ChE Seminar: Excitons, Disorder, and Nonequilibrium Transport in Hybrid Semiconductor Nanomaterials


9:15 am-10:15 am
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Room 201, Engineering Building (NEB)
1064 Center Drive
Gainesville , FL 32611


William A. Tisdale, Ph.D.
Associate Professor
Chemical Engineering
Massachusetts Institute of Technology

Title: Excitons, Disorder, and Nonequilibrium Transport in Hybrid Semiconductor Nanomaterials

Abstract: Hybrid organic-inorganic semiconductor nanomaterials – including colloidal quantum dots (QDs), 2D halide perovskites, and metal-organic chalcogenolates (MOCs) – are excitonic materials with applications ranging from solar cells to light-emitting devices to quantum computing and quantum cryptography. In these emerging materials, the combination of quantum and dielectric confinement, strong exciton-phonon coupling, and dimensionality reduction offer unprecedented opportunities for controlling light-matter-charge interactions through chemistry. In this talk, I will describe recent work from my lab on the synthesis of hybrid semiconductor nanomaterials and our evolving understanding of how structure and chemical functionalization influence excited state dynamics. Using a combination of ultrafast laser spectroscopy, time-resolved optical microscopy, and kinetic modeling, we will explore the impact of nonequilibrium population dynamics on excited state transport phenomena and the emergence of unique electronic and vibrational phenomena.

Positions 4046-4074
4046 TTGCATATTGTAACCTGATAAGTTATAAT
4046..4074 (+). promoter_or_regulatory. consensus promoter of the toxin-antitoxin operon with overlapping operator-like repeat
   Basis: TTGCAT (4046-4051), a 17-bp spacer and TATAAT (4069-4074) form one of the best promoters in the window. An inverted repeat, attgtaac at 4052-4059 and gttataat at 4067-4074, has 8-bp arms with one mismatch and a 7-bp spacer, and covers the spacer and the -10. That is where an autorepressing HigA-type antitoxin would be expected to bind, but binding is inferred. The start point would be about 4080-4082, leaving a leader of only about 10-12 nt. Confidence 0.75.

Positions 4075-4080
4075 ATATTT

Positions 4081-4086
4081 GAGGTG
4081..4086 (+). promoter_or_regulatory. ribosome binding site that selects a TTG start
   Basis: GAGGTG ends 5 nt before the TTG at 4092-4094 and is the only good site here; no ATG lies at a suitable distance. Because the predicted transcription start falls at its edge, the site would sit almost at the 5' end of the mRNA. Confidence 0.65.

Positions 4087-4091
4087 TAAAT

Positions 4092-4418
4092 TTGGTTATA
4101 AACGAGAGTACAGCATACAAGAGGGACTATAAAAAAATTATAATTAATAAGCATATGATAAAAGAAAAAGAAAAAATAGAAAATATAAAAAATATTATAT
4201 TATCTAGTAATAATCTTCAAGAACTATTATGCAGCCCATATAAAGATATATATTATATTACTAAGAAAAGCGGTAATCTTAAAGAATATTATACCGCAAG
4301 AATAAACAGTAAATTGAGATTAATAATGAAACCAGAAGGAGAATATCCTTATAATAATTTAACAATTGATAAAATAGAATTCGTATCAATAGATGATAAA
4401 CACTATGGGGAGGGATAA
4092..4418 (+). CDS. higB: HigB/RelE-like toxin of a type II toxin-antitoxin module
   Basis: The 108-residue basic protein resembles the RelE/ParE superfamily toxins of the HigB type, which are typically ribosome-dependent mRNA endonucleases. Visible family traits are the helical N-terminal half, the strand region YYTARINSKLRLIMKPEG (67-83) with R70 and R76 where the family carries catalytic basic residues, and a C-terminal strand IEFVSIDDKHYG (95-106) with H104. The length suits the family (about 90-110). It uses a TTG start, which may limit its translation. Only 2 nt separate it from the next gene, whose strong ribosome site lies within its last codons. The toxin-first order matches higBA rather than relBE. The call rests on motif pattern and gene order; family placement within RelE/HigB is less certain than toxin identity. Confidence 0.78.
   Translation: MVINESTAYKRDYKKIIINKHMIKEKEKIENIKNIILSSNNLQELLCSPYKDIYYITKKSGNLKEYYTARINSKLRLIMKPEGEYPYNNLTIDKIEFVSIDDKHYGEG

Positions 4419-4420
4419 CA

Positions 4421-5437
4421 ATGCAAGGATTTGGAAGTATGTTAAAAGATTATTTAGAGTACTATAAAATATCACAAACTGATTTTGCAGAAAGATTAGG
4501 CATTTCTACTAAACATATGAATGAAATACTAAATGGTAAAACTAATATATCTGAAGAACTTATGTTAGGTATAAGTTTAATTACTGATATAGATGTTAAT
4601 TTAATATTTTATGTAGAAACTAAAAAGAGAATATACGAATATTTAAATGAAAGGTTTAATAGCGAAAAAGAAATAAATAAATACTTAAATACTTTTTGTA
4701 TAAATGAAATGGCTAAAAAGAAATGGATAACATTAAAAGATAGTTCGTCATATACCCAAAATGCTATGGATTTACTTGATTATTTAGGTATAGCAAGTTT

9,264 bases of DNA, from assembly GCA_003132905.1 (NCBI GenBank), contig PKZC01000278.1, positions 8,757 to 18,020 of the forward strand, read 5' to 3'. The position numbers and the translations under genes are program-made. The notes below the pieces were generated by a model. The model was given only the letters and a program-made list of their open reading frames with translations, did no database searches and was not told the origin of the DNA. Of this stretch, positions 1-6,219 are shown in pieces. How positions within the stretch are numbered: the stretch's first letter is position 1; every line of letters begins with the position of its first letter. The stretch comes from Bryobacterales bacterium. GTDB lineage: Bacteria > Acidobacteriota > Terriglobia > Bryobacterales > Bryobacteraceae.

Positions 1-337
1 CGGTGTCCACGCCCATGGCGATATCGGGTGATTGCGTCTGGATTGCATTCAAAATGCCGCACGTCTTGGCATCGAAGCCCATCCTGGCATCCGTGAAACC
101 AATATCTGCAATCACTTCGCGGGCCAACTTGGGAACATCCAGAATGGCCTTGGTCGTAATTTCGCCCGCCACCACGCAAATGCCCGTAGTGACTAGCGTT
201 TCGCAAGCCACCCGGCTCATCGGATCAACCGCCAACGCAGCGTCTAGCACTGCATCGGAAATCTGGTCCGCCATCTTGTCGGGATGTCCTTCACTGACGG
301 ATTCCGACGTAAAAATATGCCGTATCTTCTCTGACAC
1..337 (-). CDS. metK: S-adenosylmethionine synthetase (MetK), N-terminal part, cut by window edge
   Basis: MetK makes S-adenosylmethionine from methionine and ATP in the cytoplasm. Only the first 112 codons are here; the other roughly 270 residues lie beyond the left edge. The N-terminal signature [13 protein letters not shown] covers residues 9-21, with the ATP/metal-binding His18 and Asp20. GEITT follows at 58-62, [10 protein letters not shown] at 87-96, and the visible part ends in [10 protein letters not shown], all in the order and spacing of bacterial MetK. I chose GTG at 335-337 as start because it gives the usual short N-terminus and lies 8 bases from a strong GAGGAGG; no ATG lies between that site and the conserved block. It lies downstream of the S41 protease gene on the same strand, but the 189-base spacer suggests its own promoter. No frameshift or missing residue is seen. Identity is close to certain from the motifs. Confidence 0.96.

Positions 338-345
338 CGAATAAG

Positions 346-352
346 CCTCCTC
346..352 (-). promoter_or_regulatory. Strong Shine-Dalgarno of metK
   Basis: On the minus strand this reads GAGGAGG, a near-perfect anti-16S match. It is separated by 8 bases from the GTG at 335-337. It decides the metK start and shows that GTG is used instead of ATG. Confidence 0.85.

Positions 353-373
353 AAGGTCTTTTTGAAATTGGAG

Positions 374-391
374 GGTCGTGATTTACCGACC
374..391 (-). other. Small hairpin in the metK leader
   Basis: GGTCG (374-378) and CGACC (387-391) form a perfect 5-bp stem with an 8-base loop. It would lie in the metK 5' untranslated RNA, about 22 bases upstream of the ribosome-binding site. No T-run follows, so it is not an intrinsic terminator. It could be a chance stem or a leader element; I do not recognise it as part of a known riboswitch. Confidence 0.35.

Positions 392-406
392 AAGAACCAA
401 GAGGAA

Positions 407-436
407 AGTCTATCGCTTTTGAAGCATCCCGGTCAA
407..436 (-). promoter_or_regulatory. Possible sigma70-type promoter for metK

Bio: Will Tisdale is Associate Professor in the Department of Chemical Engineering at MIT. His research program is focused on the development of colloidal semiconductor nanomaterials for use in next-generation energy technologies, and the use of ultrafast laser spectroscopy methods and advanced optical microscopy techniques for probing dynamics at the nanoscale. He earned a B.S. in Chemical Engineering from the University of Delaware in 2005, a Ph.D. in Chemical Engineering from the University of Minnesota in 2010, and was a postdoc in the Research Laboratory of Electronics at MIT before joining the faculty in 2012. Will is a recipient of the Presidential Early Career Award for Scientists and Engineers (PECASE), the DOE Early Career Award, the NSF CAREER Award, an Alfred P. Sloan Fellowship, the Camille Dreyfus Teacher-Scholar Award, and the AIChE Nanoscale Science & Engineering Forum Young Investigator Award. For his dedication to undergraduate teaching Will has been recognized with MIT’s highest honor, the MacVicar Fellowship, and the student-selected Baker Award.


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Department of Chemical Engineering